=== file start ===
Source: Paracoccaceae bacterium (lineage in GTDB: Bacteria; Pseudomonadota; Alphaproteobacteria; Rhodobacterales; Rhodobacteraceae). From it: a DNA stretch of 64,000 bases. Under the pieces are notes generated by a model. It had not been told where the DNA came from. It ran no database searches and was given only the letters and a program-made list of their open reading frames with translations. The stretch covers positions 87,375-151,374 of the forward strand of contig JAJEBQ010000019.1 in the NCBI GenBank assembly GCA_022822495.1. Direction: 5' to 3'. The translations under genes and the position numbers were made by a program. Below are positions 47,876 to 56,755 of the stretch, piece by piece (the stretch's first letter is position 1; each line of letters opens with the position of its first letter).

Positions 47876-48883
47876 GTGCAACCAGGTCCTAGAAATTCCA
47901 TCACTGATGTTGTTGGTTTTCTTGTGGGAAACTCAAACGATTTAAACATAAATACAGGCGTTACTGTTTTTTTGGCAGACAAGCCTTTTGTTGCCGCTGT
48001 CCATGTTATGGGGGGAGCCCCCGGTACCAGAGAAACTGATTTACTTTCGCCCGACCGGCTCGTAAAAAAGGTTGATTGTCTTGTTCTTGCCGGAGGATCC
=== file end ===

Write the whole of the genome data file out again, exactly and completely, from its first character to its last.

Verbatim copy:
Source: Paracoccaceae bacterium (lineage in GTDB: Bacteria; Pseudomonadota; Alphaproteobacteria; Rhodobacterales; Rhodobacteraceae). From it: a DNA stretch of 64,000 bases. Under the pieces are notes generated by a model. It had not been told where the DNA came from. It ran no database searches and was given only the letters and a program-made list of their open reading frames with translations. The stretch covers positions 87,375-151,374 of the forward strand of contig JAJEBQ010000019.1 in the NCBI GenBank assembly GCA_022822495.1. Direction: 5' to 3'. The translations under genes and the position numbers were made by a program. Below are positions 47,876 to 56,755 of the stretch, piece by piece (the stretch's first letter is position 1; each line of letters opens with the position of its first letter).

Positions 47876-48883
47876 GTGCAACCAGGTCCTAGAAATTCCA
47901 TCACTGATGTTGTTGGTTTTCTTGTGGGAAACTCAAACGATTTAAACATAAATACAGGCGTTACTGTTTTTTTGGCAGACAAGCCTTTTGTTGCCGCTGT
48001 CCATGTTATGGGGGGAGCCCCCGGTACCAGAGAAACTGATTTACTTTCGCCCGACCGGCTCGTAAAAAAGGTTGATTGTCTTGTTCTTGCCGGAGGATCC